As if explaining the inescapability of the Nietzschean eternal recurrence and so the repeatedness of (German) history, Dark uses complex focalization techniques. Besides the visual guidance in the form of photographic sequences, Dark features intradiegetic narration that explains the eternal circularity of time. In the first episodes, the person of the narrator remains concealed, and it is only the eighth part of the series that reveals the source of the voice that belongs to H.G. Tannhaus, the clock-maker. While he already appears in a television broadcast in episode two, and his narration frames the first and fourth episodes, it is only the eighth episode that clarifies his personality. In this way, his narration is first introduced on an extradiegetic narrative level that becomes intradiegetic with the progress of the events and the introduction of Tannhaus’s character. In contrast to traditional televisual formulas where diegetic and non-diegetic retelling and narration contribute to the viewer’s better understanding of the story, Dark operates an unusual treatment of serial poetics by omitting any story information that would help narrative comprehension. It does, however, work with a cliff-hanger structure that reserves viewers’ attention. At the end of each episode, the series summarizes the narrative turns in a prolonged montage-sequence which, thanks to the slow-paced, lyrical soundtrack and the flow of slow-motion images, maintains an absolute aesthetic continuity and guides spectators towards the next episode.
The only useful cues that add to the narrative comprehension of Dark’s first season are the intertitles that signify the exact time of narrative space. The first concrete date – 21 June 2019 – is announced in the pilot when the grown-up Mikkel (Sebastian Rudolph) commits suicide. A couple of seconds later, another insert appears on screen – 4 November 2019 – that starts the main storyline of Dark. After three months of psychiatric treatment, it is the day when Jonas re-enters school and, through his perspective, we get introduced into the life of Winden. Despite Jonas’s hallucinations that might be confusing – he sees his dead father and dreams of black tint coming out of his ears – the first episode follows a straightforward narration. It is only the end of the second episode when the first comprehensive time-line – 1986 – appears and the series starts to challenge narrative convention. Again, thanks to the inserts that orientate us to 6 November 1986 in the second episode, the viewer gets a clear glimpse of the space-time set that hosts the child Mikkel. However, the younger selves of the already known characters from the first episode are confusing to recognise, and when Mikkel rings the bell of his future-father’s door or visits the hospital where his future-mother works, the understanding of events requires exceptional attention.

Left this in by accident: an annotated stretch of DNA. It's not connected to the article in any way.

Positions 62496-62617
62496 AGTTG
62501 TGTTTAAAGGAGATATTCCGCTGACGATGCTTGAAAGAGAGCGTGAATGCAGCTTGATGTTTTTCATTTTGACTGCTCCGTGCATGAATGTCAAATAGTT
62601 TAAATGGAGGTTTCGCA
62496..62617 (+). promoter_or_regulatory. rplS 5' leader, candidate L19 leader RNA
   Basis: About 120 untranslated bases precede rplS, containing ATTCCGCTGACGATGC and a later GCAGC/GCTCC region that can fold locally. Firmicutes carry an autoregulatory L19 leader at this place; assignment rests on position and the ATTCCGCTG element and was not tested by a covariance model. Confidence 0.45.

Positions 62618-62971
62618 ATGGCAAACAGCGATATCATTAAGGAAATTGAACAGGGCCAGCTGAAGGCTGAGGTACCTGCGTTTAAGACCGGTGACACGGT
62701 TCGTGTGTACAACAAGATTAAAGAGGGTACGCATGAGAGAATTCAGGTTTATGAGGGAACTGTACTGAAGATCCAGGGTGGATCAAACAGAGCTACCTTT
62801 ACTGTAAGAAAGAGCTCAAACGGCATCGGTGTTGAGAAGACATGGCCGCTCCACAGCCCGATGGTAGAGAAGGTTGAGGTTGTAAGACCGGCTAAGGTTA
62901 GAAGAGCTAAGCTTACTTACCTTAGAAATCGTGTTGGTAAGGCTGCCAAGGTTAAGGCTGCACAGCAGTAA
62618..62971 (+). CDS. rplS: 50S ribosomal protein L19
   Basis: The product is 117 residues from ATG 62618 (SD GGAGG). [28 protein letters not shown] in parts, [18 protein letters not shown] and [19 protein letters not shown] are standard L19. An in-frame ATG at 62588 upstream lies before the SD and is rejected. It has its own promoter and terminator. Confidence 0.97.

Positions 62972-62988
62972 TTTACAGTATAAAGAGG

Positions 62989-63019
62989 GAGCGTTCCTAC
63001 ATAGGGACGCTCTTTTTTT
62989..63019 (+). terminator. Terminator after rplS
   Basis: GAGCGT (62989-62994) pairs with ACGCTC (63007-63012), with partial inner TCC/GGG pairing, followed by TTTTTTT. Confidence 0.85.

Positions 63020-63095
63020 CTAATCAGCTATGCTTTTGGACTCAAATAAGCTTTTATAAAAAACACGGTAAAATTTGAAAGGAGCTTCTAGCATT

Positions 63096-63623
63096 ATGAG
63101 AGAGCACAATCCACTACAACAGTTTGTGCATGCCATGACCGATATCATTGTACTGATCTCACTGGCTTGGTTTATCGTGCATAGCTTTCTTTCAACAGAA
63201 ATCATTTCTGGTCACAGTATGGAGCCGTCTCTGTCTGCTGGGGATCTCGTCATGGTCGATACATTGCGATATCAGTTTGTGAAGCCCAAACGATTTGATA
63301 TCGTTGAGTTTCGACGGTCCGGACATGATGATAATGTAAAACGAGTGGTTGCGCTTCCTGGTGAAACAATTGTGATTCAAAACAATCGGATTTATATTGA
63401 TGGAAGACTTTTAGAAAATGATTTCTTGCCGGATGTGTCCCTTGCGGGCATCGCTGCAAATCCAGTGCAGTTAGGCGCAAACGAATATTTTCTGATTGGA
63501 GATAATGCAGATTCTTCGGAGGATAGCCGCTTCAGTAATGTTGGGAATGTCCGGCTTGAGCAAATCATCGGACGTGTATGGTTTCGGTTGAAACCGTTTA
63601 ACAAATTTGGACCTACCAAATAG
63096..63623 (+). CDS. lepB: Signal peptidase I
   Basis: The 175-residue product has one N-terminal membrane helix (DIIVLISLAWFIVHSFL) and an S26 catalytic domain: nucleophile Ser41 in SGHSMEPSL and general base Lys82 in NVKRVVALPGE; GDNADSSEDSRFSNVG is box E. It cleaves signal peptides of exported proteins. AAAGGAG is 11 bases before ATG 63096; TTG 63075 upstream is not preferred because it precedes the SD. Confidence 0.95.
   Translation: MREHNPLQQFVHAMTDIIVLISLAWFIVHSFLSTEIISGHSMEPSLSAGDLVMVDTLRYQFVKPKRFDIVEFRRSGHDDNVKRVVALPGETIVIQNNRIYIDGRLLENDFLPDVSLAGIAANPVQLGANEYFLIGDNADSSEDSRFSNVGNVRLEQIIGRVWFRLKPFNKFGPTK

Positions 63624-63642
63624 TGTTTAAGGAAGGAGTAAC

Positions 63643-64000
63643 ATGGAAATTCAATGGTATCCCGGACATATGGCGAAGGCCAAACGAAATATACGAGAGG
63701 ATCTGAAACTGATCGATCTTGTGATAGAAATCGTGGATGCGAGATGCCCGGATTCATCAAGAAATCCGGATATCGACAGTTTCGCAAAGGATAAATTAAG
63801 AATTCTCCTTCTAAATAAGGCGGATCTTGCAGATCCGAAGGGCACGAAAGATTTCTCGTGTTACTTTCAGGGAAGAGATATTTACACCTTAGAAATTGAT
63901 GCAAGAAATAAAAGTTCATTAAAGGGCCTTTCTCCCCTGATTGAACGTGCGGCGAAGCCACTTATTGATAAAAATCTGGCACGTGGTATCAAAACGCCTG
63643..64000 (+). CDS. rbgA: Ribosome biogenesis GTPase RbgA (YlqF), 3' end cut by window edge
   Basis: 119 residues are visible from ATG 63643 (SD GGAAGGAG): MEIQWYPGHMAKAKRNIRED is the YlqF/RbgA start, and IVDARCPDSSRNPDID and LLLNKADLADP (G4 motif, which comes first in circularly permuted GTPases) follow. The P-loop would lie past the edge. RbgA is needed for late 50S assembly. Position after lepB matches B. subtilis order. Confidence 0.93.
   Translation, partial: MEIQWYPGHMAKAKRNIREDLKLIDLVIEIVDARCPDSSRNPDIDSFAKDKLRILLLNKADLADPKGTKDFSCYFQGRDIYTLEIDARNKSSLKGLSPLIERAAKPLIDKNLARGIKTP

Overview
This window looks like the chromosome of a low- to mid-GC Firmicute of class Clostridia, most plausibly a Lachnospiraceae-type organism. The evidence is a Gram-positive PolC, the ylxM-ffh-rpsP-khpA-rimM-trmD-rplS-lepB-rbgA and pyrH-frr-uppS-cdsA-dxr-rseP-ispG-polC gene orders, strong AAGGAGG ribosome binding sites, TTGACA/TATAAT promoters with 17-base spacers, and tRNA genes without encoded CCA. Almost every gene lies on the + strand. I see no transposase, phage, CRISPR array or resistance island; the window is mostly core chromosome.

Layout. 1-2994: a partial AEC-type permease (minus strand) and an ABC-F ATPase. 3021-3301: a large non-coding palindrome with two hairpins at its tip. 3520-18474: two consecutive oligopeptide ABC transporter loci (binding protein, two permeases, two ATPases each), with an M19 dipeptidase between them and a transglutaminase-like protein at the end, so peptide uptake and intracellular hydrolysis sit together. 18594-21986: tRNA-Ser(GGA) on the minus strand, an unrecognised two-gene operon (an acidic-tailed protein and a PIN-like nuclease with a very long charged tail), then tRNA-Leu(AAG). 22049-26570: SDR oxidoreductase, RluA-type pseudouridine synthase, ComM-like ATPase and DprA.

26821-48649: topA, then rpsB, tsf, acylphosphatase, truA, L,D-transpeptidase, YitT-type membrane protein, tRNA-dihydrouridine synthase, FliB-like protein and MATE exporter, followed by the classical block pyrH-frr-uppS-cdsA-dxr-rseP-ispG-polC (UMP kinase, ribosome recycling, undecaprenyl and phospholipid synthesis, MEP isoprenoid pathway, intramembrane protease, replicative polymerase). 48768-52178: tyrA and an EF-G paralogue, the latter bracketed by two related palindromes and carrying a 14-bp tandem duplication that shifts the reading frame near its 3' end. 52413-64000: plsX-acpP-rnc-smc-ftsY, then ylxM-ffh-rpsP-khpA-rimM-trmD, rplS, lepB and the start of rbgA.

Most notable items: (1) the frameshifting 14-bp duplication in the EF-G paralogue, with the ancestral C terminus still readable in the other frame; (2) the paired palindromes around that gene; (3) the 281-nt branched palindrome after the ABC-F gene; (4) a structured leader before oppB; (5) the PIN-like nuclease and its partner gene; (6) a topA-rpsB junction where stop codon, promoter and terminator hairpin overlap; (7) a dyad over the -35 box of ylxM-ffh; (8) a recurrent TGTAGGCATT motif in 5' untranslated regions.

With spending an average of two minutes at a time in each of the three epochs (1953, 1986, 2019) from the seventh episode on, the re-structuring of the story reaches its peak of confusion. From episode seven to episode ten, the series offers a simultaneous parallel representation of time in different historical epochs, while also complicating the plots by introducing new characters and their uncanny relations to each other. While the images of different historical times are connected by well configured long-shots and match-cuts that borrow an excellent flow to the visual sphere, the narrative level of the story remains puzzling. It requires a great analytical potential from the viewer to remember the characters from 1953, 1986 and 2019, while understanding and recalling the circular sense of the storytelling form. What is born in this way, is an extremely complicated map of memories and understanding practices that emphasize the interconnectedness of events and the inescapable sense of circular time.